Judge to review Arbery’s mental health records under seal
BRUNSWICK, Ga. (AP) — A judge said Thursday he will review under seal mental health records of Ahmaud Arbery to decide whether they can be used by defense attorneys to support their case that the slaying of the 25-year-old Black man was an act of self-defense.
Superior Court Judge Timothy Walmsley declined to hear from an expert witness that defense lawyers plan to use to discuss Arbery’s mental health at trial until the judge rules on whether the records can be admitted into evidence. He ordered those documents to be sealed, meaning they won’t be part of the public case record.
Travis McMichael and his father, Greg McMichael, armed themselves with guns and pursued Arbery in a pickup truck when they spotted him running in their coastal Georgia neighborhood Feb. 23, 2020. A neighbor, William “Roddie” Bryan, joined the chase and took cellphone video of Travis McMichael shooting Arbery three times at close range with a shotgun.
During pretrial hearings Wednesday and Thursday, defense attorneys pressed the judge to allow unflattering evidence from Arbery’s past and issues involving his mental health in an effort to counter prosecutors’ contention that Arbery was an innocent jogger who was unjustly chased and killed by white men.
They want the trial jury to hear about prior encounters Arbery had with police, including arrests for bringing a gun onto a high school campus in 2013 and for shoplifting in 2017, as well as evidence of mental illness to support defense attorneys’ argument that Travis McMichael killed Arbery in self-defense.
Prosecutors have asked the judge to keep all of that out of the upcoming trial, saying it’s irrelevant because none of the defendants knew Arbery before the fatal chase. They also contend any records dealing with Arbery’s mental health are protected by law as private medical information.
“They’re claiming self-defense against a man they did not know, a man they saw running down the street,” prosecutor Linda Dunikoski told the judge Thursday. “When they said, ‘I was acting reasonably,’ that has nothing to do with Mr. Arbery’s mental health. It is not critical to their defense.”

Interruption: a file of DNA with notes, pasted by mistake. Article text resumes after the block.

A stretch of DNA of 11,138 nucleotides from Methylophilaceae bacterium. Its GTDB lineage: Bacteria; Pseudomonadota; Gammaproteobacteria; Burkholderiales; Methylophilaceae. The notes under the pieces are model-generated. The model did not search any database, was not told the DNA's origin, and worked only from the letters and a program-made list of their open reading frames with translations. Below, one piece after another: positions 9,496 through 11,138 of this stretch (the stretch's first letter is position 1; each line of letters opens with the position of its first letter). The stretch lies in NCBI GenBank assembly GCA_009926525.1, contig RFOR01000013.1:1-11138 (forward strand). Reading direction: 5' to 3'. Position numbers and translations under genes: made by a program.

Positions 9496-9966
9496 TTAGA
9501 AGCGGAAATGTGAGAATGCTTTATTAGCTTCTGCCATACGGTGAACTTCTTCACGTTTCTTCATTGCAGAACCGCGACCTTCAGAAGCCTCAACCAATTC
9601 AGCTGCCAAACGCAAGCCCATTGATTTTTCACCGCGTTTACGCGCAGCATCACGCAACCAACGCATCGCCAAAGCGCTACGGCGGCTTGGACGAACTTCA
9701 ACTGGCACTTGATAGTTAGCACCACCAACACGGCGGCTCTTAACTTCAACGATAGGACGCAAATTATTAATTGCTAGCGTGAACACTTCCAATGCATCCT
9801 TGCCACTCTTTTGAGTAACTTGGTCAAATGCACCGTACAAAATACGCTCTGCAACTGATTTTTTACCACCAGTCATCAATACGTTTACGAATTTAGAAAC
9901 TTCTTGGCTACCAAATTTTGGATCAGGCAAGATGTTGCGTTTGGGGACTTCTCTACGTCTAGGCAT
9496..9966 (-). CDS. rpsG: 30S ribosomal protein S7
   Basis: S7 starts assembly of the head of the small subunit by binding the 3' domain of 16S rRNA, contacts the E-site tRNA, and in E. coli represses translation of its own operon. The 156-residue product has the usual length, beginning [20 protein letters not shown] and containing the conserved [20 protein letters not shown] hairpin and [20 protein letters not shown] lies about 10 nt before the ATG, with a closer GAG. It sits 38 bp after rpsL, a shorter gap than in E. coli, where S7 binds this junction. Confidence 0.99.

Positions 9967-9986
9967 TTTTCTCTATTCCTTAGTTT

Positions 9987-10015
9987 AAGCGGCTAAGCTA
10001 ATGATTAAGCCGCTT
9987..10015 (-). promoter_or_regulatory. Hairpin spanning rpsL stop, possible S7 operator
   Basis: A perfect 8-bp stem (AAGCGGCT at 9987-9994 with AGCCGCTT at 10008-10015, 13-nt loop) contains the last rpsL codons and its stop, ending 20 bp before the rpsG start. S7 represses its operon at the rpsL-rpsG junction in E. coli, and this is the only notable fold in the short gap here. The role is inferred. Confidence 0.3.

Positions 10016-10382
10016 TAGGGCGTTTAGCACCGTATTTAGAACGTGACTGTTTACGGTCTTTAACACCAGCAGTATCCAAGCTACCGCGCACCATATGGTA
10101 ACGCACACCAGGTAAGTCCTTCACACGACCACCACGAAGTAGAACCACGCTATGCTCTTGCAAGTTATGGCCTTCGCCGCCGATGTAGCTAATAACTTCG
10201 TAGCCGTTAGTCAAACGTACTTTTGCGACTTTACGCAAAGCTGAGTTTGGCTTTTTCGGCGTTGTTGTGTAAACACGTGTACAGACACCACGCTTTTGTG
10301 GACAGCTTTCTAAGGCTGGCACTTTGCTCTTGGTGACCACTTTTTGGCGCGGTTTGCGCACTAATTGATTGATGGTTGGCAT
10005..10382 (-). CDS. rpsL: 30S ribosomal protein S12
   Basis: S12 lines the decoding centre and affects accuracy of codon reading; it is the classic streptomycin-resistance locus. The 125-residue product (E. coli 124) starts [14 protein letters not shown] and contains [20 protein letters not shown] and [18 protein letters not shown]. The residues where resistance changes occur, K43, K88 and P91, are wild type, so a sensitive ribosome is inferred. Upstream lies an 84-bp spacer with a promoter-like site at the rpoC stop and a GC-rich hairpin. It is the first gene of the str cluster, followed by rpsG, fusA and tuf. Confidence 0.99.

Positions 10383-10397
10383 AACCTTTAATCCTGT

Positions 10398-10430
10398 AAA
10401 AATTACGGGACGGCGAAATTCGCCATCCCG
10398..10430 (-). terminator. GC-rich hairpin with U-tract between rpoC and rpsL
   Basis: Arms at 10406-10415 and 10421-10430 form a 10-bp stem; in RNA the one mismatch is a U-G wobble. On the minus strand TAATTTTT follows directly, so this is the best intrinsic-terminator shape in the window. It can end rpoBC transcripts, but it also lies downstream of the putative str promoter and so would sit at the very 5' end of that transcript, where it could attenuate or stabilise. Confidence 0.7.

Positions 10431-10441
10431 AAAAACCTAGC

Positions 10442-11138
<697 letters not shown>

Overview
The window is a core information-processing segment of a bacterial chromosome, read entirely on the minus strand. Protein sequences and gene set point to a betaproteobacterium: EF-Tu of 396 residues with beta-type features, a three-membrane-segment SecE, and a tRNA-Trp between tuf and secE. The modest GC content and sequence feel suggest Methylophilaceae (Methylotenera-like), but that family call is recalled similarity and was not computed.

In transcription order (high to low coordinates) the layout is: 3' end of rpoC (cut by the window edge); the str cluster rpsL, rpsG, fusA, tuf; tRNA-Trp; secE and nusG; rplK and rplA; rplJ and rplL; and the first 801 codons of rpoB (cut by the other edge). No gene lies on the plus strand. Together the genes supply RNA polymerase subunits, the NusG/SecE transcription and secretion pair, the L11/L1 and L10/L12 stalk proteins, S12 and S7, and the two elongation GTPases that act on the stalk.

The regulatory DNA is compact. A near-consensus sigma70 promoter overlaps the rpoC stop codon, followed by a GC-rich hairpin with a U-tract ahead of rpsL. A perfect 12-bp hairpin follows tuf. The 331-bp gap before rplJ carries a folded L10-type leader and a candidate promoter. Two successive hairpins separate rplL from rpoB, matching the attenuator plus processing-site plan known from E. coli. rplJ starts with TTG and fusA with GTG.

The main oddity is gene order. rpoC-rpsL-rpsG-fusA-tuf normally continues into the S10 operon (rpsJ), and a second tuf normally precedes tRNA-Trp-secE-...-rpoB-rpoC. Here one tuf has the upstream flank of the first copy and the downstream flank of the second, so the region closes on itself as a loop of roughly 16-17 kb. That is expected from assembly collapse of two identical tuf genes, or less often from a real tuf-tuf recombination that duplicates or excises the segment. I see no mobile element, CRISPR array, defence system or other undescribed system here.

Defense attorneys say the McMichaels suspected Arbery was a burglar who had been recorded entering a nearby home under construction and they were trying to detain him until police could arrive. They say Travis McMichael shot him at close range when Arbery attacked and tried to grab his shotgun.
Jason Sheffield, a lawyer for Travis McMichael, told the judge that his client’s right to a robust defense should trump concerns for Arbery’s medical privacy. He said the mental health evidence was “paramount” to the defense case.
“It is reckless to disregard the mental health illness that plagued him for three years leading up to this moment in February 2020,” Sheffield said.
Arbery’s parents have likened the defense’s focus on his past and mental health to an effort to put their son on trial. His mother, Wanda Cooper-Jones, said she still feels like the case is “moving closer to justice.”
“I just want this to be all over so Ahmaud can continue to rest in peace,” Cooper-Jones told reporters Thursday.
The judge said in court Thursday that allowing evidence of Arbery’s mental health would likely result in a “mini trial” when the case goes to a jury
“I’m going to have a battle of experts in front of a jury, in a murder trial, about what the mental health of the victim meant,” Walmsley said.
Defense attorneys Thursday also asked the judge to keep recordings of the defendants’ phone calls from jail out of their upcoming trial.
Prosecutors told Superior Judge Timothy Walmsley they have requested recordings of about 1,500 phone calls involving the McMichaels and Bryan since they were jailed a year ago. They did not say which, if any, they plan to use as trial evidence.
During the defendants’ bond hearing in November, prosecutors played a portion of a phone call made from the Glynn County jail between Greg McMichael and his brother. On the recording, Greg McMichael says: “You’ve heard the saying that no good deed goes unpunished?”
Greg McMichael’s attorney, Franklin Hogue, argued that using the calls at trial would violate the defendants’ due process rights. He said prosecutors at the bond hearing had misconstrued Greg McMichael’s comment to mean that “the good deed was killing Ahmaud Arbery,” when the deed he was referring to was keeping watch over his neighborhood.
Prosecutor Larissa Ollivierre said inmates have no right to privacy when speaking on jail telephones unless it’s with their attorneys. She noted the jail where the three defendants are being held doesn’t record calls with lawyers. All other calls begin with a message informing the inmates that they’re being recorded.
The judge didn’t rule on the issue in court.
The three men are scheduled to stand trial on charges of malice murder and other counts this fall, with jury selection beginning Oct. 18.
The case sparked a national outcry during a year of protests over killings of unarmed Black people. The Justice Department on April 28 added hate crime charges against the McMichaels and Bryan, who all pleaded not guilty to the federal counts before a U.S. magistrate judge Tuesday.